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Volunteering at Scouts is changing to help us reach more young people

Volunteering is changing to help us reach more young people

Volunteering is changing at Scouts. Read more

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Whistleblowing Policy and Procedures

The Whistleblowing policy is for all volunteers who have a serious concern in regard to a breach of our standards or conduct. This policy makes sure that if a volunteer has a serious concern, they know how to raise it as soon as possible. The matter will be comprehensively investigated and the appropriate action taken.

Adults in Scouting are from all walks of life, but one thing that unites our volunteers is the energy and enthusiasm they have for giving young people the adventure of Scouting.

It is a commitment of The Scouts to provide a positive environment as we know that all thrive in safe surroundings so we are committed to making sure that Scouting is enjoyable and safe for everyone involved.

1. Purpose

The Scouts are committed to ensuring that anyone volunteering their service is able to do so in an enjoyable and safe environment.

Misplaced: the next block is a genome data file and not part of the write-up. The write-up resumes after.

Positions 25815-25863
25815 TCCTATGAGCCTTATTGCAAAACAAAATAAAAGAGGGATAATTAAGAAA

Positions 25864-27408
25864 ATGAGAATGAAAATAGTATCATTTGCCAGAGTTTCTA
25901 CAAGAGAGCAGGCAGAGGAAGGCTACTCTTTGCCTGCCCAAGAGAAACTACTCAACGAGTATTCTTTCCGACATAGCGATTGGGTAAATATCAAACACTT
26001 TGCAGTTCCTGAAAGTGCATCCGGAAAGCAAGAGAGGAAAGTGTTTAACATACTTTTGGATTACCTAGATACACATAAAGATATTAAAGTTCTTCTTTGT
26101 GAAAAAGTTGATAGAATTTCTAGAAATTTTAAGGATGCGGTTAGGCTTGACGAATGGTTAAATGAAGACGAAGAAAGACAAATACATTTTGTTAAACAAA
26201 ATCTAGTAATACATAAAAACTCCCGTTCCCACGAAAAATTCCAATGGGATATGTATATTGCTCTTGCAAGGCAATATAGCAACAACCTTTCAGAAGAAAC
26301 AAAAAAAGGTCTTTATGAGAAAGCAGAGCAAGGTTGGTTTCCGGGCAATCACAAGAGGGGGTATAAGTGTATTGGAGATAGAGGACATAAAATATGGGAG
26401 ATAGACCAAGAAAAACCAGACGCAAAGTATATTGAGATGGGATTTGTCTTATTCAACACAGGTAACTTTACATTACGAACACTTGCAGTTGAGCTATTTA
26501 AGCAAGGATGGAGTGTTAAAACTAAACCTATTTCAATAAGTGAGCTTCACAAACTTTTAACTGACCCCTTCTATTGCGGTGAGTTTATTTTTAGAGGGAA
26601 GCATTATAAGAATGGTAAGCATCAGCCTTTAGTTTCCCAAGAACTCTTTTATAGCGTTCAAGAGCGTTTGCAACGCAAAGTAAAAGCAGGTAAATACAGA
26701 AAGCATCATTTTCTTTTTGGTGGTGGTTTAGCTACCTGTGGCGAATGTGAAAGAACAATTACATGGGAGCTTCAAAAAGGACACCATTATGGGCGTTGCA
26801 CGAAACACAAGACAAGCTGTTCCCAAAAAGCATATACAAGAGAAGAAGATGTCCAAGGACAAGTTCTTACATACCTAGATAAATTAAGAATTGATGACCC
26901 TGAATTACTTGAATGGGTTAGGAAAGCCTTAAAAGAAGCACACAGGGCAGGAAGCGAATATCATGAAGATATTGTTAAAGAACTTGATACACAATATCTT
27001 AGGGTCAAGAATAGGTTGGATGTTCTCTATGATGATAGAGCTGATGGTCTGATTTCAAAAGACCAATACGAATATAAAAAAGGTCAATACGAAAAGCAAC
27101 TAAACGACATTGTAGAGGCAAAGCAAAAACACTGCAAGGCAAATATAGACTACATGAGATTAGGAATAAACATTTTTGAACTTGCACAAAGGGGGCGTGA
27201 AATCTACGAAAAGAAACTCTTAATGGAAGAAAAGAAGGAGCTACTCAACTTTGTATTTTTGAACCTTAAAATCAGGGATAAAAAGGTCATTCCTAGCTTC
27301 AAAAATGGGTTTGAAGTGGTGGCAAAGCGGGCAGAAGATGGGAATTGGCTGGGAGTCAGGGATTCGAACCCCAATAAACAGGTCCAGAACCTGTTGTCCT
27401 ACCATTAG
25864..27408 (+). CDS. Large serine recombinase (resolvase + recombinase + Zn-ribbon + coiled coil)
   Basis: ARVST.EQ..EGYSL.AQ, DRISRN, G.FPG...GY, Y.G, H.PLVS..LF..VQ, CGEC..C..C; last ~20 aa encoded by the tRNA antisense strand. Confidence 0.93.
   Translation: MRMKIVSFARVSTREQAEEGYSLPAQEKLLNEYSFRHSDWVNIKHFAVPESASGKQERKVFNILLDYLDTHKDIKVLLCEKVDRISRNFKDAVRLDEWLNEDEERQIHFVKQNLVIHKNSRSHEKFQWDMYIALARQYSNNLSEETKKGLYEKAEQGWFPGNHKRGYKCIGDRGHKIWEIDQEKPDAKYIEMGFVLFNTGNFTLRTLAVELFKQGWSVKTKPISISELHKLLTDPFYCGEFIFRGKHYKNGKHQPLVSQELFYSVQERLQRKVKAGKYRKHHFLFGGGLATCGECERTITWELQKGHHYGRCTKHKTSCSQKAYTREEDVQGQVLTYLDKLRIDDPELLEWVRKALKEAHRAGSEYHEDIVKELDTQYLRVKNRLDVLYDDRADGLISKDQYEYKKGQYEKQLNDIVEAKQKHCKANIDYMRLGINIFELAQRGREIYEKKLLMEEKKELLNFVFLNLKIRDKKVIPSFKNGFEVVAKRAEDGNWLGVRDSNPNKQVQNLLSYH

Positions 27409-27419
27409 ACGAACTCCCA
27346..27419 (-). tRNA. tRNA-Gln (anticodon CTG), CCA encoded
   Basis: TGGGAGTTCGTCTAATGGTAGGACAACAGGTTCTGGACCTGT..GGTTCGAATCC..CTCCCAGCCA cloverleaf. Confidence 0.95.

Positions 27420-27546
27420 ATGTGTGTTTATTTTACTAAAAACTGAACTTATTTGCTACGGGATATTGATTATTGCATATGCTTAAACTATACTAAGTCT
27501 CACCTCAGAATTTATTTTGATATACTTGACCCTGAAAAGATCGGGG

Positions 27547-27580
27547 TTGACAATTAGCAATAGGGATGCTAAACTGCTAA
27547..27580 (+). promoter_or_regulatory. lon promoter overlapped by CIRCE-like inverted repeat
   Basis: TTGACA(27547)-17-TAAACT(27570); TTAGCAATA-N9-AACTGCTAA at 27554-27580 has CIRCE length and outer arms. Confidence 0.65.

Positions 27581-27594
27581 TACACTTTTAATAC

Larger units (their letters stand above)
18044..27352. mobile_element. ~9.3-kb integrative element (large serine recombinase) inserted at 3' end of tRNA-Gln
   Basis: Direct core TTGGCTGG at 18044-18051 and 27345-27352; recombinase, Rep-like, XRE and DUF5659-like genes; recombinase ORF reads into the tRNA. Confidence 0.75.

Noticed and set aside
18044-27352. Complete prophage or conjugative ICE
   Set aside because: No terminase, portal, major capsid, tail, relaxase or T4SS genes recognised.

We recognise our duty of care to all volunteers when performing their role and taking part in our activities. We therefore promote the highest standards of transparency and accountability in everything we do.

These standards are set out in our values and vision, as well as our policies and procedures. However, all organisations face the risk of things going wrong from time to time, or of unknowingly harbouring unlawful or unethical conduct.

The Scouts aim to foster a culture of openness and accountability as essential in order to prevent such situations occurring and to address them promptly and effectively when they do occur.

Whistleblowing enables genuine wrongdoing to be reported so that something can be done about it.

The Whistleblowing Policy applies to all individuals who volunteer for The Scouts who have a genuine concern in regard to suspected wrongdoing or malpractice (within the relevant whistleblowing criteria explained below).

This policy ensures that if a volunteer has a genuine concern, they know how to raise it as soon as possible. The Scouts will take seriously any genuine concerns raised, will investigate as appropriate and will take all reasonable steps to ensure the person raising the concern is treated fairly, with dignity and respect.

Any individual who raises genuine concerns reasonably and responsibly will not be penalised in any way, even if they turn out to be mistaken.

A volunteer means someone who gives their time, unpaid, to do activities that benefit Scouts and includes Network members.


2. Scope

Whistleblowing is the disclosure of information which relates to suspected wrongdoing, malpractice or dangers at work which falls outside the scope of other policies and procedures.

This may include:

  • criminal activity;
  • miscarriages of justice;
  • danger to health and safety;